American Black Ducks are large ducks with a profile nearly identical to Mallards. They have rounded heads, thick bills, and bulky bodies. Like other dabbling ducks they sit high in the water with their tails high. They measure 54 to 59 centimeters in length, with a wingspan of 88 to 95 centimeters. American Black Ducks have very dark brown bodies with pale gray-brown heads and yellow-green bills. Females tend to be slightly paler than males, with duller olive bills. In flight, the underwings are bright white. The secondaries (speculum) are iridescent purple without white borders. These are dabbling ducks that tip up instead of dive when they forage. They eat aquatic plants, invertebrates, and occasionally small fish in shallow water. They also fly into agricultural fields to feed on waste corn and grain. Look for them mixed into flocks with other “puddle ducks” such as Gadwall and Mallards. American Black Ducks nest in eastern wetlands including freshwater and saltmarshes. During migration and winter, they rest and forage in protected ponds, marshes, and bays. This species is of low conservation concern.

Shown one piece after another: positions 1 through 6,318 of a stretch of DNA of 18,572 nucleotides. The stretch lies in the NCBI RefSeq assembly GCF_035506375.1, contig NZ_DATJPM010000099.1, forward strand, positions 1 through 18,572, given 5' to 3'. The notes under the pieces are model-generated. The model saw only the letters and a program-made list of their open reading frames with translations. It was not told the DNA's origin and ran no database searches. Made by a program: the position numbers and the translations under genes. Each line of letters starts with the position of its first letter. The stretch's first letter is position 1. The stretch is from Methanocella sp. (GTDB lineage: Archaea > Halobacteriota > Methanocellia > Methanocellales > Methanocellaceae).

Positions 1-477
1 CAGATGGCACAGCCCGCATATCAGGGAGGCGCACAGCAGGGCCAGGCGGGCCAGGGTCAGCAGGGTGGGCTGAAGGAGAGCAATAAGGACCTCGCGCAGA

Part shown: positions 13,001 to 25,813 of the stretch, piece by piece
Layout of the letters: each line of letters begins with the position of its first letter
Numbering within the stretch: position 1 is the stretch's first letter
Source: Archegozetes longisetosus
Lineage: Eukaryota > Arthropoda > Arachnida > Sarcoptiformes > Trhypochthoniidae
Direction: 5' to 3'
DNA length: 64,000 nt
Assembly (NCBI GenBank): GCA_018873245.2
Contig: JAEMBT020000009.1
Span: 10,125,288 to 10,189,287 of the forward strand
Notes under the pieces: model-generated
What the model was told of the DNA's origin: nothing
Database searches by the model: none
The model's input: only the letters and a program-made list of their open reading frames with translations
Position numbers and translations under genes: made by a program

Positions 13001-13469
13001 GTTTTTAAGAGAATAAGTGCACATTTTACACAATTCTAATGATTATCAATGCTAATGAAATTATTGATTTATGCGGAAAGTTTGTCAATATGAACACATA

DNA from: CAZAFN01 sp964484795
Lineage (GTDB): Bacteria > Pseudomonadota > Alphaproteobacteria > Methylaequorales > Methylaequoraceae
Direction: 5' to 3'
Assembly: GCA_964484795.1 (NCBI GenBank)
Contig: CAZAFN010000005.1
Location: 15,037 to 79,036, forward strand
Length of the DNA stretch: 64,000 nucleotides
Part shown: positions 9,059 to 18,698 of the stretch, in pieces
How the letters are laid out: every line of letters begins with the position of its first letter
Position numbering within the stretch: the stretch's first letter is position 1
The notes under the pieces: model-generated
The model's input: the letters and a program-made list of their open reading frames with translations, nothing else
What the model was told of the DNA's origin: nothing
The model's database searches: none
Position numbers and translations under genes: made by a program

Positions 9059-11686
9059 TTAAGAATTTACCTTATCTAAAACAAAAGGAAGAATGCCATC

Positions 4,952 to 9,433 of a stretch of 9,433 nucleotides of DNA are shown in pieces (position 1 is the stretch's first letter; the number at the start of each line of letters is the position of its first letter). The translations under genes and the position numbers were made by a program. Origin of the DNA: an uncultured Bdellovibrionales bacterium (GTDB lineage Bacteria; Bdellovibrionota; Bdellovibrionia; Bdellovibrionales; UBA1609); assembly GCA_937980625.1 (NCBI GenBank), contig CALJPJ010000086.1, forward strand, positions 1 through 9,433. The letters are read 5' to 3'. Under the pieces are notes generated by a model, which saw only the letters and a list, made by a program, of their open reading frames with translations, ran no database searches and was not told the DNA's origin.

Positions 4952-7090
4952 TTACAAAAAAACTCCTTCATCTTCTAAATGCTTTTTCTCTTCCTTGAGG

Pleistocene fossils of American Black Ducks, at least 11,000 years old, have been unearthed in Florida and Georgia.
As soon as their down feathers dry, newly hatched ducklings are able to leave the nest, a depression on the ground lined with plant materials. They follow their mother to rearing areas with a lot of invertebrates to eat and plenty of vegetation for cover.
Source: American Black Duck Overview and Identification Information, All About Birds, The Cornell Lab of Ornithology